Convoso Contact-Center-Compliance-News

Compliance expert and leading attorney, Michele Shuster of Ohio-based firm Mac Murray & Shuster, sat down with Convoso Product Marketing Director, Tyler Hinton, to help marketing and sales teams get up to speed on all the latest developments in the world of compliance.

During a packed one-hour session, the pair covered a wide range of topics, including the issue that’s on nearly everyone’s mind these days: the FCC’s proposed rules on robotexting and lead generation practices. Read up on the need-to-know highlights in the recap below.

Watch the complete webinar Ahead of the Curve with Shuster: The Compliance Quarterly Update (Q1 2023)


3 Hot-Button Issues Under Consideration by the FCC

With an eye-catching agenda at its March Open Meeting, the FCC loomed large in Hinton and Shuster’s chat. Here’s everything you need to know about the three key rule changes they discussed.


1. Clarifying Texts’ Place in the TCPA

The FCC has always had jurisdiction over calls as well as SMS. The agency already enforces National DNC laws with regard to text messages. But with a new rule, the FCC has proposed (and since voted to adopt during its March meeting) a clarification of provisions contained within the TCPA. While courts have already held a number of times that texts are enforceable under the TCPA, Shuster says the FCC is taking a step to effectively say “this is what we meant in the TCPA when it comes to text messages.”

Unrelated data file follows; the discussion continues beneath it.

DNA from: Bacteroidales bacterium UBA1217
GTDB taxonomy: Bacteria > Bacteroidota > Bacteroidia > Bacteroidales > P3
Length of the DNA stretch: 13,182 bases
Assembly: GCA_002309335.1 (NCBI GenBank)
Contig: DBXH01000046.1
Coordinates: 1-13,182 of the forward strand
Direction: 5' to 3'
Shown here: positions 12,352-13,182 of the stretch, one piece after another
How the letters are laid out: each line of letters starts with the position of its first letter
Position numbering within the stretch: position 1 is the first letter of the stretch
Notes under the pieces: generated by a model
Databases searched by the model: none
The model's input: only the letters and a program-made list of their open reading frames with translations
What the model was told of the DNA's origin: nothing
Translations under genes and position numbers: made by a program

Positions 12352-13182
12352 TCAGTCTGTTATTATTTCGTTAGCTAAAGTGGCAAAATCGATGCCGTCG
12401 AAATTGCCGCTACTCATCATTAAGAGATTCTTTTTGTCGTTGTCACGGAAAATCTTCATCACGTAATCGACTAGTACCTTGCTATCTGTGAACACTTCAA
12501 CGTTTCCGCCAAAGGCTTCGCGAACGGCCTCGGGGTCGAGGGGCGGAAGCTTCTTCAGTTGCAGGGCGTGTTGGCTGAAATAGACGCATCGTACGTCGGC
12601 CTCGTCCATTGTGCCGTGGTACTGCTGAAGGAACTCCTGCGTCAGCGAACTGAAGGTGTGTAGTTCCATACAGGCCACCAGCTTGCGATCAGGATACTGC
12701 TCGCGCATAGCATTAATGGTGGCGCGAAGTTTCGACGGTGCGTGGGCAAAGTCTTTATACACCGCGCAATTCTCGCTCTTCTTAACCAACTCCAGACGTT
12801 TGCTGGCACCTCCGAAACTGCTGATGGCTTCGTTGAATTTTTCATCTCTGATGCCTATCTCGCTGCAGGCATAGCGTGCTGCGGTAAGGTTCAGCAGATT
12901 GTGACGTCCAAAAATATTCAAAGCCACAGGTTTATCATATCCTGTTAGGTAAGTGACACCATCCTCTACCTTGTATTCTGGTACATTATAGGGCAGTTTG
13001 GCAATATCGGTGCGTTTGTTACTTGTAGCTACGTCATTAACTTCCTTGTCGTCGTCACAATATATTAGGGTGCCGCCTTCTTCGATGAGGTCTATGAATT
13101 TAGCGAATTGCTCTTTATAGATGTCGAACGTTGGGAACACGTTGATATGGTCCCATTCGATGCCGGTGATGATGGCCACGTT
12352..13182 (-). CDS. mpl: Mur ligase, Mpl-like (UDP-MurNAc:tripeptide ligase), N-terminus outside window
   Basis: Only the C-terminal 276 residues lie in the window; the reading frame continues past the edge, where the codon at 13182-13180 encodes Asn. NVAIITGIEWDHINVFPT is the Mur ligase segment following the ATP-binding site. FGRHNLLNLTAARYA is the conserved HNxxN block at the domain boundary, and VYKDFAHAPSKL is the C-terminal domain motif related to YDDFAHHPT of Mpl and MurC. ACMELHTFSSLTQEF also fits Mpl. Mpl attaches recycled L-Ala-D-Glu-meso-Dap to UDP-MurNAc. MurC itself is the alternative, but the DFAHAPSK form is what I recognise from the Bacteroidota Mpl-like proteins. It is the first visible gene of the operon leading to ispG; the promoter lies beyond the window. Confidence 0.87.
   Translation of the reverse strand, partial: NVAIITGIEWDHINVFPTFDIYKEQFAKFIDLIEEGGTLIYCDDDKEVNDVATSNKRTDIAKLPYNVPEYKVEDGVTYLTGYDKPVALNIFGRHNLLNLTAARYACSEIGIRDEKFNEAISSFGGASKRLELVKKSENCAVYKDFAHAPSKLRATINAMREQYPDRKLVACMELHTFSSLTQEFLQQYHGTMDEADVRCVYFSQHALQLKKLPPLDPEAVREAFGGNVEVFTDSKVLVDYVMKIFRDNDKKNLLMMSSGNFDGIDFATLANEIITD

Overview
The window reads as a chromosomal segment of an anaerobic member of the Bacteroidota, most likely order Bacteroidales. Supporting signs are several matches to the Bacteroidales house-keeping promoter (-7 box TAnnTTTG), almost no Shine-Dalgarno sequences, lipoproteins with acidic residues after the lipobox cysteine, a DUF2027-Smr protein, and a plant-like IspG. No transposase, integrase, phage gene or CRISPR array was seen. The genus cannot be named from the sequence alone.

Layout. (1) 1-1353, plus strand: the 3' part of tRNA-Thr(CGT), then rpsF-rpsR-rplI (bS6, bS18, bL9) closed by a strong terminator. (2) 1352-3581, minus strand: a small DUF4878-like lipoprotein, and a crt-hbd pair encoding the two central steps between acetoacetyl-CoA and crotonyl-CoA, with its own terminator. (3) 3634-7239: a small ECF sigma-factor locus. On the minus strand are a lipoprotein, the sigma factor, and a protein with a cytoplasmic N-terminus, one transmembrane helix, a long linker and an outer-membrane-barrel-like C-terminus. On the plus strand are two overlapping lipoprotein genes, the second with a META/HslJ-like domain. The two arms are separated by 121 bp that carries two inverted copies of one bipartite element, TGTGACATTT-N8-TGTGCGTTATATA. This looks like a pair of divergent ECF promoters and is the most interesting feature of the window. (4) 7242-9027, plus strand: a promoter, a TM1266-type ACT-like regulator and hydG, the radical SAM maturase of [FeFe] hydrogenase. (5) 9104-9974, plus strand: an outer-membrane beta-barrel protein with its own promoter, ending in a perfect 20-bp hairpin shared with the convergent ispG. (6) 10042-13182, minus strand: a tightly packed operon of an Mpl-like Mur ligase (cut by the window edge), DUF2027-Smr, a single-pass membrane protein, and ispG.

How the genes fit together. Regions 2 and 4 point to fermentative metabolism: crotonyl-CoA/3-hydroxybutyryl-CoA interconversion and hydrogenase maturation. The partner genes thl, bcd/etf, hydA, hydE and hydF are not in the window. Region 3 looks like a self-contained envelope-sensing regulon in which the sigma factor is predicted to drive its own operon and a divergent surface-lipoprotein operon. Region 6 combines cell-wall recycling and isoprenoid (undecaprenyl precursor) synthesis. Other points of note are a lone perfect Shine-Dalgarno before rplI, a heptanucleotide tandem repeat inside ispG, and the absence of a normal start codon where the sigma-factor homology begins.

Of the things that were up for discussion at the March meeting, this was probably the least impactful that Shuster covered. “For folks in the industry, I think they’re already complying with these types of things,” said Shuster. “I don’t think this is a huge change, but it does signal that the FCC is becoming very active.” 


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2. Report and Order on Spam Texts

Back when the FCC started its ongoing campaign against illegal robocalls, it enabled voice providers to automatically block calls claiming to come from a so-called Do Not Originate (DNO) list. This list consists of specific types of phone numbers that would never make a call for various reasons. 

With a newly passed Report and Order, the FCC will implement a similar approach for robotexting. As with call blocking, providers will be obligated to designate a single point of contact for receiving and addressing complaints about incorrect blocking.

Just as we’ve seen with the enforcement of blocking and flagging for calls in the wake of STIR/SHAKEN, this rule has the potential to disrupt legitimate businesses’ texts to consenting consumers.